Purple-gilled Laccaria

(Laccaria ochropurpurea)

Conservation Status
Purple-gilled Laccaria
Photo by Kirk Nelson
  IUCN Red List

not listed


not listed


not listed


Purple-gilled Laccaria is an easily recognized, robust, gill mushroom. It is common and widespread in eastern United States east of the Great Plains.

The vegetative (non-reproductive) part of the fungus (mycelium) grows on the rootlets of many species of trees and shrubs. It exists in a mutually beneficial (mycorrhizal) relationship, obtaining sugars and amino acids from the host while helping the host absorb water and nutrients. The fungus and the host need each other to survive.

The fruiting structure (mushroom) is 2 to 8 tall. It is found on the ground alone, scattered, or in clusters, in deciduous, coniferous, and mixed forests. The mushroom is short-lived, not surviving the winter. The mycelium may survive for decades.

The cap is 1 to 4¾ in diameter. It is broadly convex at first, becoming flat or with raised edges, sometimes with a depression in the middle, at maturity. It is light purplish-brown when young, becoming light brown when mature, and fading to grayish-white with age. The upper surface is dry and hairless or finely hairy. The margins rolled under at first, flattening out then becoming uplifted and sometimes wavy at maturity.

The gills are thick, somewhat waxy, well-spaced, and usually broadly attached to the stalk, sometimes slightly continuing down the stalk. The are dark purple or bright amethyst purple at first, fading with age and becoming dusted with white spores.

The stalk is 1¾ to 7½ tall, 3 16 to 1 thick, often curved, slightly swollen at the base, and evenly tapered to the top. It smooth or slightly scaly and colored the same as the cap.

The flesh is thick and colored similar to the cap or paler. It is edible but not tasty and not often collected for human consumption.

The spore print is white.


Similar Species

Habitat and Hosts

On the ground in deciduous and mixed forests




July to November


Distribution Map



4, 7, 24, 26, 29, 30, 77.




Common and widespread in eastern United States

  Kingdom Fungi (fungi)  
  Subkingdom Dikarya  
  Division Basidiomycota (club fungi)  
  Subdivision Agaricomycotina (jelly fungi, yeasts, and mushrooms)  
  Class Agaricomycetes (mushrooms, bracket fungi, puffballs, and allies)  
  Subclass Agaricomycetidae  
  Order Agaricales (common gilled mushrooms and allies)  
  Suborder Agaricineae  
  Family Hydnangiaceae  
  Genus Laccaria (deceivers)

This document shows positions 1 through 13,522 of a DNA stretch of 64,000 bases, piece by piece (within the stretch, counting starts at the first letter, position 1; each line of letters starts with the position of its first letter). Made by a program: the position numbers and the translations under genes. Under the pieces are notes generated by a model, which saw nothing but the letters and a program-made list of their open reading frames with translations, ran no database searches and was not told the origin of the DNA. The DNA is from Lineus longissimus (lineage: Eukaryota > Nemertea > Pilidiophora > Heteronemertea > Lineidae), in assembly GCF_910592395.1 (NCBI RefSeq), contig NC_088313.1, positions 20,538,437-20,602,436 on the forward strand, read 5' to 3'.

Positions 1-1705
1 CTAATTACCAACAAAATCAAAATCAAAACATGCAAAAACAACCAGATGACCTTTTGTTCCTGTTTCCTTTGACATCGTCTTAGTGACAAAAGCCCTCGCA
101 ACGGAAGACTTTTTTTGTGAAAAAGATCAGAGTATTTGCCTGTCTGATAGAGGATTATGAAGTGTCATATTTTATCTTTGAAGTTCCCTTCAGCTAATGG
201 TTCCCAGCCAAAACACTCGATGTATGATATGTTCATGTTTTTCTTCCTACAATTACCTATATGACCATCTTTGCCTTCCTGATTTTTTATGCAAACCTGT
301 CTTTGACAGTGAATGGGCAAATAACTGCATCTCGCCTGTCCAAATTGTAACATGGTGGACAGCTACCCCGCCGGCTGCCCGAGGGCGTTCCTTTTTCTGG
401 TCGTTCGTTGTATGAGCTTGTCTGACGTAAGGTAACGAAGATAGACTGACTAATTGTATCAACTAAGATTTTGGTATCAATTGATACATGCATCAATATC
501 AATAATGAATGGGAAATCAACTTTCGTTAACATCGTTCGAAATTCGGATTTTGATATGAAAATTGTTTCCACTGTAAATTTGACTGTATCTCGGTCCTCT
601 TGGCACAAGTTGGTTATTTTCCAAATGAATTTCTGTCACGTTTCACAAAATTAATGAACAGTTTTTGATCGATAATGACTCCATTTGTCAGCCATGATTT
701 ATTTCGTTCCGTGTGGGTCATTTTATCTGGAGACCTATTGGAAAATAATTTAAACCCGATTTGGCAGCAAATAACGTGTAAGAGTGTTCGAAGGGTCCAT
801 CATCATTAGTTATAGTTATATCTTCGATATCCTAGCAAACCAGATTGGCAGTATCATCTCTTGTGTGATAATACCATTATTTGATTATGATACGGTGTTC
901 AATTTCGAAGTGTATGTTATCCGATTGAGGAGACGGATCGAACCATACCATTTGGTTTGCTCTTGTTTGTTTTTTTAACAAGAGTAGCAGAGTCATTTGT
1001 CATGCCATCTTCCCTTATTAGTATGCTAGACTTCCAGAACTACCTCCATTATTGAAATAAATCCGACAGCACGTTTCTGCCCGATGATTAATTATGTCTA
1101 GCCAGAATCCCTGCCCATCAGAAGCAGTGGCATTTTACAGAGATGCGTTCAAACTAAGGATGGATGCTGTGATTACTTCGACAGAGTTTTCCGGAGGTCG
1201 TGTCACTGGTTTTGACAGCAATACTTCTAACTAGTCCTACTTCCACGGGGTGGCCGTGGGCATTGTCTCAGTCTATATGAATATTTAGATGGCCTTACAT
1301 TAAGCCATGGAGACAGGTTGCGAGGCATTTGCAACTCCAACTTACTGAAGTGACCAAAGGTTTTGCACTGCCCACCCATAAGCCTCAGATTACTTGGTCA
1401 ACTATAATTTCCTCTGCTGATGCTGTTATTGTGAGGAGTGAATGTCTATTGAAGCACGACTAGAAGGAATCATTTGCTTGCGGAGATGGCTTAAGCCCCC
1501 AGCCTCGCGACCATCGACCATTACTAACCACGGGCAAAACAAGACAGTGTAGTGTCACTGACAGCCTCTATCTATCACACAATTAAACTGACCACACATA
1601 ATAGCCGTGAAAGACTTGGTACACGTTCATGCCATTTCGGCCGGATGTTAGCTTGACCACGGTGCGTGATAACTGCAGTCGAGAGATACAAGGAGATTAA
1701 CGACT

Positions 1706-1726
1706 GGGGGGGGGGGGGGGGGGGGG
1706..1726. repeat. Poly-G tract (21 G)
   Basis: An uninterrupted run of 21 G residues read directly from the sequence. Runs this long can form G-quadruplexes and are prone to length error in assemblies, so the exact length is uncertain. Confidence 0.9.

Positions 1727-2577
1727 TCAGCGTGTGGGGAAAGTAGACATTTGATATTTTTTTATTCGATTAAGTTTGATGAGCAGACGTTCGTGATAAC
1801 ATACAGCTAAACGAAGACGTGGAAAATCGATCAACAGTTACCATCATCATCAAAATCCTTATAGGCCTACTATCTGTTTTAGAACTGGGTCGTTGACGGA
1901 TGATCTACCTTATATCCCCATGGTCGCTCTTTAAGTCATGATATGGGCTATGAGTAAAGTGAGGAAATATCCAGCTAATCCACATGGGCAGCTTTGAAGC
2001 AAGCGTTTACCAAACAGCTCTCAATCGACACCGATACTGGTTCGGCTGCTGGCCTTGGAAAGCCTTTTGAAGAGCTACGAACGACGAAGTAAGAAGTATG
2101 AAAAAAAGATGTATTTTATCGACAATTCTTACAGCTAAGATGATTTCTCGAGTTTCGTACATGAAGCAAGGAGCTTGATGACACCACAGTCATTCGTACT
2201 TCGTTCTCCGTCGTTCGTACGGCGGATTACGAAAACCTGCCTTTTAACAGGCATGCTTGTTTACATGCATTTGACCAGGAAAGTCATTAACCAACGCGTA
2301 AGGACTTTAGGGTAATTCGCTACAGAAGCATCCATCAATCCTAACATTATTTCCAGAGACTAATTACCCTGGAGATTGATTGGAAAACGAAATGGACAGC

The genus Laccaria was formerly placed in the family Tricholomataceae, a waste-basket family containing a large number of genera that do not fit into another family or have not (yet) been separated into a distinct family. Some authors placed it into a separate family, Hydnangiaceae, based on its unique spore type. Subsequent DNA studies support this separation.




Agaricus ochropurpureus

Clitocybe ochropurpurea


Common Names


Purple-and-White Deceiver

Purple Laccaria

Purple-gilled Laccaria











The vegetative part of a fungus; consisting of a mass of branching, thread-like hyphae, through which a fungus absorbs nutrients from its environment; and excluding the fruiting, reproductive structure.



A symbiotic, usually beneficial relationship between a fungus and the tiny rootlets of a plant, usually a tree.

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Honey Fae (Farah)

    Purple-gilled Laccaria      

Kirk Nelson



    Purple-gilled Laccaria      


    Purple-gilled Laccaria      
MinnesotaSeasons.com Photos








Visitor Videos

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Other Videos
  On Purple-Gilled Laccarias
The Richest Fare

Published on Nov 2, 2016

In this video I give a brief overview of the Purple-Gilled Laccaria as a wild edible mushroom.

Go to therichestfare.com for more about real food, healthy living and spiritual encouragement.




Visitor Sightings

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  Honey Fae (Farah)

Location: Dakota County

Purple-gilled Laccaria  
  Kirk Nelson

Location: Lebanon Hills Regional Park

Purple-gilled Laccaria  
MinnesotaSeasons.com Sightings




Created: 9/16/2017

Last Updated:

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